It’s that time of year when we start thinking about big themes for next year. What will make marketers successful in 2014 and beyond?
Presuming digital continues to pervade — which it will — the environment will favor marketers who are not only smart and deliberate, but can adapt and pursue serendipitous shifts and opportunities.
Success will depend evermore on agility.
Here are key areas where you should put your organization to the “agility torture test”:
Please, no offense to any of my friends who are genuine speakers, evangelists, gurus and ninjas.
The challenge with recent Internet culture is it’s propagated an abundance of self-inflicted experts (especially in marketing) who weight their resumes with these attributes. When they’re used so much, they mean less.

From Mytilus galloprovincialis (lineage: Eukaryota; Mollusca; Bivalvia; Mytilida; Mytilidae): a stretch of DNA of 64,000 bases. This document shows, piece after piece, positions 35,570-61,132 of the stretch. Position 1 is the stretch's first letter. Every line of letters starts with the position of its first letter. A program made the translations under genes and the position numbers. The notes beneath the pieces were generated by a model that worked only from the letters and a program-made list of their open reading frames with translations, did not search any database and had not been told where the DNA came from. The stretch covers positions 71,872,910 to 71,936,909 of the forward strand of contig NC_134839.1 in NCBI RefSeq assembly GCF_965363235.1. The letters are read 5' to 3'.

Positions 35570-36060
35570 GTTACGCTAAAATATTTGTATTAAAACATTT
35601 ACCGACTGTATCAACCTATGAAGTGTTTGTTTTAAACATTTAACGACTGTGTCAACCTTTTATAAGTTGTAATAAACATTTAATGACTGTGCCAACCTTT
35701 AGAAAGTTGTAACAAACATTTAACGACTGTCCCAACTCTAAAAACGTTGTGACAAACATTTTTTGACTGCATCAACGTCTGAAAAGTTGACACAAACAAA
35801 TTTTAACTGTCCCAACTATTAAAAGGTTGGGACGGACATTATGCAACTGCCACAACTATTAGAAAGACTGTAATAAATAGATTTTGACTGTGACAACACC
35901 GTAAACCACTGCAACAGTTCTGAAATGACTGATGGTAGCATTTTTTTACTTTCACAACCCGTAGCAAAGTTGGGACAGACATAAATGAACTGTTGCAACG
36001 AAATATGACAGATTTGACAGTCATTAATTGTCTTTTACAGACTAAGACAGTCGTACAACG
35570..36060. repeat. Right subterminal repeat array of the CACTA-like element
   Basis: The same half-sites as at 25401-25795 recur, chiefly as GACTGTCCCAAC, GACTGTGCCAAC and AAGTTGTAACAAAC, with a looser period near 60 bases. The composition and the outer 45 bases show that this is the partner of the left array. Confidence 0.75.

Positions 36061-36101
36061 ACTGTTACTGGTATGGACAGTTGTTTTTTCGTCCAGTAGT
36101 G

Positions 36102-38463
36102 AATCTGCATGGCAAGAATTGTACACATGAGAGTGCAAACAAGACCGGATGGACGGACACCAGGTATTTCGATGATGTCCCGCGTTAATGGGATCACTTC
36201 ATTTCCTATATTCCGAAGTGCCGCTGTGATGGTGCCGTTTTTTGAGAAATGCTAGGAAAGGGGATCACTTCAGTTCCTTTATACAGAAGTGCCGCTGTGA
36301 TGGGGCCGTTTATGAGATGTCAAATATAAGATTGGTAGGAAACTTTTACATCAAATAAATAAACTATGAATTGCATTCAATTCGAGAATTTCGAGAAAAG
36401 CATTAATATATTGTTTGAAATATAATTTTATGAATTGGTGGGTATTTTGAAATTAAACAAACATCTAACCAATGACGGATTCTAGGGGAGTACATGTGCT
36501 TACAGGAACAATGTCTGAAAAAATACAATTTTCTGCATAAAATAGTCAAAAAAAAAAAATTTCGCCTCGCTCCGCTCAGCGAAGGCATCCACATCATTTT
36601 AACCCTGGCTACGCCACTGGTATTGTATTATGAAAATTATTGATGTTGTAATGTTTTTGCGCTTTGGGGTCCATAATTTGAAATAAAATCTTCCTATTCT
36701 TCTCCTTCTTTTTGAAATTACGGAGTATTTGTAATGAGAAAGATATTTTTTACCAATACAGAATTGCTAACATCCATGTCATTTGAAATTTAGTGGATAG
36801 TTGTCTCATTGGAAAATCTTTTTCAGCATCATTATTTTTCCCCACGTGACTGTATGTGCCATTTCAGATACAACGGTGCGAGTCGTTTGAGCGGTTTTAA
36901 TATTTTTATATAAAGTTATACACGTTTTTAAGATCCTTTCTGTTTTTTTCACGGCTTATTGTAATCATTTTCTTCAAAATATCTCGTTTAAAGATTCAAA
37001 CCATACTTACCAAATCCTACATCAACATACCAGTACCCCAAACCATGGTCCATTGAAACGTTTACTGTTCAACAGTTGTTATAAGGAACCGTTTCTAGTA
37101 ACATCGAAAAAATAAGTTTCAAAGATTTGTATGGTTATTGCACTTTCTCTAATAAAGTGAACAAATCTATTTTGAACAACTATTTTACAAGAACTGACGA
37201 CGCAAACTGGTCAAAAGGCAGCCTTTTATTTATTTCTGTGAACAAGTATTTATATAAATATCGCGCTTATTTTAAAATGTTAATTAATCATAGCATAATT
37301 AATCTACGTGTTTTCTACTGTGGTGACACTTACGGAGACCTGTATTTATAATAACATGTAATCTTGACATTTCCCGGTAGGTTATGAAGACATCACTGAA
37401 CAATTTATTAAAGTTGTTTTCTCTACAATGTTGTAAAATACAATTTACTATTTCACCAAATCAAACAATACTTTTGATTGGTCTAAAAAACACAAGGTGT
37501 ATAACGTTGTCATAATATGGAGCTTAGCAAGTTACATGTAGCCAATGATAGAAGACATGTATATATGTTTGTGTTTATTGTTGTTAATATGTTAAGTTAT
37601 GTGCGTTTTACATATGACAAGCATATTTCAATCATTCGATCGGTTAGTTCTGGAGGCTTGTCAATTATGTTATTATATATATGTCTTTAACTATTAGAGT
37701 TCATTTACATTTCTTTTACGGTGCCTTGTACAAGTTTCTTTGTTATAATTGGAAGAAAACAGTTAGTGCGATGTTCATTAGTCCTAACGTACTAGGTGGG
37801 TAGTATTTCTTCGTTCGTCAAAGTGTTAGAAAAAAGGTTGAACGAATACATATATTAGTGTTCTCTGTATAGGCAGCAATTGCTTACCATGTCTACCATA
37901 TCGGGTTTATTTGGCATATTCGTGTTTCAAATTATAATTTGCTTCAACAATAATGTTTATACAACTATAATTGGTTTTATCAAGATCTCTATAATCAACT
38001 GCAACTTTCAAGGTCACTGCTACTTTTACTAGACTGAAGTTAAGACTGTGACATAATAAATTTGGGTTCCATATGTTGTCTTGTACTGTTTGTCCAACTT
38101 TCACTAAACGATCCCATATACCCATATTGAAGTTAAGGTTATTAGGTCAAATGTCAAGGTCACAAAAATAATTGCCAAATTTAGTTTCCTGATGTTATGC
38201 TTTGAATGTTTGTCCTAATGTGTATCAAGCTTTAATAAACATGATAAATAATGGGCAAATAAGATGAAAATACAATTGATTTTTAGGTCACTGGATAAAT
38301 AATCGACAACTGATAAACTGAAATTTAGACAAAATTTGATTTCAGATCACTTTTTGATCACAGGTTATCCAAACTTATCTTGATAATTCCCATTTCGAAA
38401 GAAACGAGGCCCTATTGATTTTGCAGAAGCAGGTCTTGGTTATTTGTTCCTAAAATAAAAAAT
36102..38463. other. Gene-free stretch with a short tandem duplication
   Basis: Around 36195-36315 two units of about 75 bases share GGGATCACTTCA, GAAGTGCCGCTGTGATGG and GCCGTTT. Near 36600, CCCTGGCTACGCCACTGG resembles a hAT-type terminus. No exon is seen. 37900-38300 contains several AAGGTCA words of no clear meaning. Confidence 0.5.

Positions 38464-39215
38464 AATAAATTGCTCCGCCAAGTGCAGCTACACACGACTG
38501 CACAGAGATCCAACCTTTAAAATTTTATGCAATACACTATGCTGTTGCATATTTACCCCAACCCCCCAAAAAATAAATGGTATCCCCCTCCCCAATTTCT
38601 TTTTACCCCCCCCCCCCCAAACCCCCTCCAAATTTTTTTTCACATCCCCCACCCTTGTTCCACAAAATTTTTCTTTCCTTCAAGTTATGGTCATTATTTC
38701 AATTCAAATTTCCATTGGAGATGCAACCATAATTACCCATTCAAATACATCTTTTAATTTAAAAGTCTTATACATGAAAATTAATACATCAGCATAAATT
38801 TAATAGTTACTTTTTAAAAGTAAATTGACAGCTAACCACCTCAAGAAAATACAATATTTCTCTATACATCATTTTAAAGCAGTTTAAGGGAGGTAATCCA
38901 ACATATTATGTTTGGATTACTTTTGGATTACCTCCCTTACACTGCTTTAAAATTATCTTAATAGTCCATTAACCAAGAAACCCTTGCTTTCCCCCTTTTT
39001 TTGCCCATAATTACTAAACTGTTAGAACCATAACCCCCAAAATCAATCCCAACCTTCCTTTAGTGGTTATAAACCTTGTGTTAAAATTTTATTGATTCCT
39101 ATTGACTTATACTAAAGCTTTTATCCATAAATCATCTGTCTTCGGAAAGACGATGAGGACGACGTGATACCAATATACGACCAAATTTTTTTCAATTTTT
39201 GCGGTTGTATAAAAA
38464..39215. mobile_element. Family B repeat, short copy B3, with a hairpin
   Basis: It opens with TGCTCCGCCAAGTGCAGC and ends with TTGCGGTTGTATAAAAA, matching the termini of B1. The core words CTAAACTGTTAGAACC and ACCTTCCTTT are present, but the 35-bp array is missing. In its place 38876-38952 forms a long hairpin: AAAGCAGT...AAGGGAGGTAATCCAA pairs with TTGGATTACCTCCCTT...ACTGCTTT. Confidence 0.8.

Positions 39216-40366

Many adults don’t listen to kids, because they’re kids. But then, at some arbitrary point on the way adulthood, adults start listening to those people who were once kids. Dave Winer observed the idiocy of that.
I’m a simple guy. I have seasonal, primal interests.
In the spring, summer and fall, I tend to my vegetable garden. It satisfies my urge to dig my fingernails into the earth and make food emerge. It occasionally brings the family together — in planting, harvesting and eating.
But in the winter, I tend to piles of wood.
Consumer brands often develop big brand bibles, but they are largely ineffective at helping companies navigate social media. That is because they lack authentic personas, like people have. Yet shifts in the media and advertising landscape are creating a growing urgency for brands to have well-defined personas.
I learned a few weeks ago from Joe Mandese that Erwin Ephron had passed away.
While everyone gets excited over “native advertising,” the challenge remains that nobody can agree exactly on what it is — or isn’t. Or if it’s something that has existed for a long time — or hasn’t. Not only has the term native advertising become a cliche, its frequent usage to describe the indescribable has made hearing it somewhat tiring.